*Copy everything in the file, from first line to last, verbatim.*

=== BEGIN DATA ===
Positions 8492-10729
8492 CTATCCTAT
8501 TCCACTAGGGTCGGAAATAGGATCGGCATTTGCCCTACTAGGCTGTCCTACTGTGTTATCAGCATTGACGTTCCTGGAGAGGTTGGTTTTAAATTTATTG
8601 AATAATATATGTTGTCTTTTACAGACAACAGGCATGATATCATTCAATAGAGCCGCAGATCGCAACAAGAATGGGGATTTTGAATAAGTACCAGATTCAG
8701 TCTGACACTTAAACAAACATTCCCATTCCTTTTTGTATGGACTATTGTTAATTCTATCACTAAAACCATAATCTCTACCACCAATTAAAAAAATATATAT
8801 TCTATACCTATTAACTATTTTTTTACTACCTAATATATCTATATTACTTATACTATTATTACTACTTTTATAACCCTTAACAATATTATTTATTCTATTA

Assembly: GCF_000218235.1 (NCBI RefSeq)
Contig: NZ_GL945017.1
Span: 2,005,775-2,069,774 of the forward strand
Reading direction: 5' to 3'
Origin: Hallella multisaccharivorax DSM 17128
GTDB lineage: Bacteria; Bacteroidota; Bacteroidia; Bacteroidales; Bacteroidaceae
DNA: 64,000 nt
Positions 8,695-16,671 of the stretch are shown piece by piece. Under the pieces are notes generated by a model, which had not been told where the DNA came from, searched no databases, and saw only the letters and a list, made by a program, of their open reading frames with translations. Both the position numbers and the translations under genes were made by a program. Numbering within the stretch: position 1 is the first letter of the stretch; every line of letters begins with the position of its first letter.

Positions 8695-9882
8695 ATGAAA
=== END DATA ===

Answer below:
Positions 8492-10729
8492 CTATCCTAT
8501 TCCACTAGGGTCGGAAATAGGATCGGCATTTGCCCTACTAGGCTGTCCTACTGTGTTATCAGCATTGACGTTCCTGGAGAGGTTGGTTTTAAATTTATTG
8601 AATAATATATGTTGTCTTTTACAGACAACAGGCATGATATCATTCAATAGAGCCGCAGATCGCAACAAGAATGGGGATTTTGAATAAGTACCAGATTCAG
8701 TCTGACACTTAAACAAACATTCCCATTCCTTTTTGTATGGACTATTGTTAATTCTATCACTAAAACCATAATCTCTACCACCAATTAAAAAAATATATAT
8801 TCTATACCTATTAACTATTTTTTTACTACCTAATATATCTATATTACTTATACTATTATTACTACTTTTATAACCCTTAACAATATTATTTATTCTATTA

Assembly: GCF_000218235.1 (NCBI RefSeq)
Contig: NZ_GL945017.1
Span: 2,005,775-2,069,774 of the forward strand
Reading direction: 5' to 3'
Origin: Hallella multisaccharivorax DSM 17128
GTDB lineage: Bacteria; Bacteroidota; Bacteroidia; Bacteroidales; Bacteroidaceae
DNA: 64,000 nt
Positions 8,695-16,671 of the stretch are shown piece by piece. Under the pieces are notes generated by a model, which had not been told where the DNA came from, searched no databases, and saw only the letters and a list, made by a program, of their open reading frames with translations. Both the position numbers and the translations under genes were made by a program. Numbering within the stretch: position 1 is the first letter of the stretch; every line of letters begins with the position of its first letter.

Positions 8695-9882
8695 ATGAAA